12116-17185

-4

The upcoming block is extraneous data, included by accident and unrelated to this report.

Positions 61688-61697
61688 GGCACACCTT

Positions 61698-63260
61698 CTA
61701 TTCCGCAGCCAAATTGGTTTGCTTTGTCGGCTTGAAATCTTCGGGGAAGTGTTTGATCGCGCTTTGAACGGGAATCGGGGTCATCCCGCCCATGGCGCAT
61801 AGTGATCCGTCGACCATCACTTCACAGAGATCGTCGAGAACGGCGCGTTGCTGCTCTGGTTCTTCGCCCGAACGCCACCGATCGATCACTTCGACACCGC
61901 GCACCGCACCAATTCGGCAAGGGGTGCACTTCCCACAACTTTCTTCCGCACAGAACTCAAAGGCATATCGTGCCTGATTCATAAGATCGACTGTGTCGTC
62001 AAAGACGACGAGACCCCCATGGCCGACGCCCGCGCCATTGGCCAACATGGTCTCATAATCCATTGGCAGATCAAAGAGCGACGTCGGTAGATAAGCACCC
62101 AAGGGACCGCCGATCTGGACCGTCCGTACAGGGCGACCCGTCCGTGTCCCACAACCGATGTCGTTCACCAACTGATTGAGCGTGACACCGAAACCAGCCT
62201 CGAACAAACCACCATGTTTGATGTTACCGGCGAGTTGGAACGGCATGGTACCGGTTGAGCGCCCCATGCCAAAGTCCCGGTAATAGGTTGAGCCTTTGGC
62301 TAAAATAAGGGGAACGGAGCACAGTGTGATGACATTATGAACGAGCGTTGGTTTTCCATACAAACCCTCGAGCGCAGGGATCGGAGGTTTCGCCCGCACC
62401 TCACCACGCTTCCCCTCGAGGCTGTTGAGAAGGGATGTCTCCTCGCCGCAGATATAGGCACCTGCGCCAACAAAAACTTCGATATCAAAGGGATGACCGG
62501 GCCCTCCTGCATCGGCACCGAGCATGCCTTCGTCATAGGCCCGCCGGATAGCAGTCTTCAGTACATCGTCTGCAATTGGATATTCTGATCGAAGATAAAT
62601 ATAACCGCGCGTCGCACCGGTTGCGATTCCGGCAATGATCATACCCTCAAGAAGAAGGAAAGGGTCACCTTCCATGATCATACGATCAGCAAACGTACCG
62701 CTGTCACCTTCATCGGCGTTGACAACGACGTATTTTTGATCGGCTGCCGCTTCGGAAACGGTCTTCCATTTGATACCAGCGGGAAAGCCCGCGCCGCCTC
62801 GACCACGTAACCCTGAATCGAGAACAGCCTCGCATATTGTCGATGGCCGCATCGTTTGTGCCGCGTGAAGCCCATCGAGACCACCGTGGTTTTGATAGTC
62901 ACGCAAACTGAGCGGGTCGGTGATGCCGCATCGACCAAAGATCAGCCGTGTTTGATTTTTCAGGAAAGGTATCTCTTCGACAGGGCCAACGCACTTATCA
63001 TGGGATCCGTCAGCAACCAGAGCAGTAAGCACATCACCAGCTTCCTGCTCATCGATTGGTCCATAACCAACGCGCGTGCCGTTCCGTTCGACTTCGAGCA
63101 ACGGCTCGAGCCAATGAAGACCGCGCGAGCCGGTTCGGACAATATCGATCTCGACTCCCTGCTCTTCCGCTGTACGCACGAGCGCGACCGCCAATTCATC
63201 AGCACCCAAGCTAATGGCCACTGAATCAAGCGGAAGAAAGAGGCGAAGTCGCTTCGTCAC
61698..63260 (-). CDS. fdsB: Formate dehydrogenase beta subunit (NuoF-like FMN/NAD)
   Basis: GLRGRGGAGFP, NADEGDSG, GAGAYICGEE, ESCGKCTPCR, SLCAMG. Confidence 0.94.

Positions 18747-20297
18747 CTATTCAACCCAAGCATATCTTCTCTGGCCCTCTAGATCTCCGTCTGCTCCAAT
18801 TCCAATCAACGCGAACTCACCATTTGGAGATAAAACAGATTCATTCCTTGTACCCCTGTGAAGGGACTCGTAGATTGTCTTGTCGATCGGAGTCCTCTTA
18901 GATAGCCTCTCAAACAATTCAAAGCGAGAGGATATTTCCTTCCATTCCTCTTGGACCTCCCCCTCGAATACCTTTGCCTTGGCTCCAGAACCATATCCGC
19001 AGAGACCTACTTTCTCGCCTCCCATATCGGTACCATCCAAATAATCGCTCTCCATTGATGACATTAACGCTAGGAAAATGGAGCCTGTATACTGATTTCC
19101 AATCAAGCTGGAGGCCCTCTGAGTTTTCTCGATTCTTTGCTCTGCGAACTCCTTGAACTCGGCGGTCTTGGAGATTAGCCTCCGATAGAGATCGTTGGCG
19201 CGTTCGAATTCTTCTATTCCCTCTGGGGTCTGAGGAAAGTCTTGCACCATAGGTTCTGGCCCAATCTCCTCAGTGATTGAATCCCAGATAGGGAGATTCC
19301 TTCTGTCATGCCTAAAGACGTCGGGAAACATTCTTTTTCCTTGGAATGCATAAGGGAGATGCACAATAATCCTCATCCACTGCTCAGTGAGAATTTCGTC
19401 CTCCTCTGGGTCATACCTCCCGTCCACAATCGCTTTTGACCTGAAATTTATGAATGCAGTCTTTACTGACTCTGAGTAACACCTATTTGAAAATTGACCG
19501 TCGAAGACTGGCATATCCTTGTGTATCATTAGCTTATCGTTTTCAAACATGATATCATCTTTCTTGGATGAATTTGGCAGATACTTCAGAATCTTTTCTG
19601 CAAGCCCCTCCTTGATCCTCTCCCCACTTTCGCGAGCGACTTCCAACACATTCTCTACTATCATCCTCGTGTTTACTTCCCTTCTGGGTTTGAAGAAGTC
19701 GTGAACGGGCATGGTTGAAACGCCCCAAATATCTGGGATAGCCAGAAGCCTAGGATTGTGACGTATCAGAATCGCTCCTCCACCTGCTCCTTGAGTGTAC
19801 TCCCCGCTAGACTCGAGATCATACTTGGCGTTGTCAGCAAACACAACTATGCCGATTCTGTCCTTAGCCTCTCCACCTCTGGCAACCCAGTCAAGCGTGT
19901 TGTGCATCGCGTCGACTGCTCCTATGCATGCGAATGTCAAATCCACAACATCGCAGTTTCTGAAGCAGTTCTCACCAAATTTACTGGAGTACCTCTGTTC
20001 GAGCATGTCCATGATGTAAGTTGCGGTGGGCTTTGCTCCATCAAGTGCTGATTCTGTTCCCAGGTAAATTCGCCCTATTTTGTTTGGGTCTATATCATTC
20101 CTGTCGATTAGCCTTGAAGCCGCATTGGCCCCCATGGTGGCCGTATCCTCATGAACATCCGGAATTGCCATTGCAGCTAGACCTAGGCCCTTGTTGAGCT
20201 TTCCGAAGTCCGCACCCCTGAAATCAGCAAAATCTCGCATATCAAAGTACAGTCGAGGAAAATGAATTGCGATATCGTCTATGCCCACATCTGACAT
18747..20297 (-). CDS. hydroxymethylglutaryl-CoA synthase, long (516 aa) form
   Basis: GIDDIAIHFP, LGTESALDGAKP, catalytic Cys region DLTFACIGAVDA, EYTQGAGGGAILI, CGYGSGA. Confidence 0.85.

MR. MELZER. I would s a y , j u s t a s a g e n e r a l comment--1 am n o t c l o s e l y i n t o u c h w i t h t h e psychology o f t h a t m a r k e t - - t h a t t h e f a c t t h a t t h e r e m i g h t b e a p e r c e p t i o n t h a t we h a v e r e a c h e d t a r g e t l e v e l s and t h a t we h a v e a c h i e v e d some k i n d o f s t a b i l i t y a c t u a l l y c o u l d i n c r e a s e t h e v u l n e r a b i l i t y t o a p r e c i p i t o u s d e c l i n e because t h o s e t h a t were s h o r t d o l l a r s and r i d i n g it down v e r y l i k e l y h a v e c o v e r e d t h o s e [ s h o r t p o s i t i o n s ] . So t h a t t a k e s a b i t o u t o f % h e m a r k e t . Now, I d o n ’ t know w h e t h e r t h a t i s t h e c a s e , Sam--whether you f e e l p o s i t i o n s a r e p r e t t y well squared o f f - - b u t i f t h o s e s h o r t p o s i t i o n s a r e out of t h e m a r k e t , t h e r e c o u l d be a c h a n c e f o r a m o r e p r e c i p i t o u s d e c l i n e . MR. CROSS. That c e r t a i n l y i s p o s s i b l e . I t i s a l s o argued. a t l e a s t by t h e J a p a n e s e , t h a t t h e r e may b e some h e a v i e r i n v e s t m e n t d e m a n d - - t h a t some a r e w a i t i n g t o make s u r e t h a t t h e y g e t t h e b o t t o m [ p r i c e ] f o r t h e d o l l a r and a r e g o i n g t o b e coming b a c k i n t o push it t h e o t h e r way. S o , t h e r e a r e t h e c r o s s c u r r e n t s . MR. MARTIN. L e t m e a s k a n a i v e f o l l o w - u p q u e s t i o n . L e t us s u p p o s e t h a t t h e s e n e g a t i v e f a c t o r s t h a t J e r r y and Tom a r e t a l k i n g a b o u t d o come t o c e n t e r s t a g e . What d i r e c t i o n would t h a t enormous c a p i t a l o u t f l o w t a k e t h e n ? What a r e t h e i r a l t e r n a t i v e s ? MR. CROSS.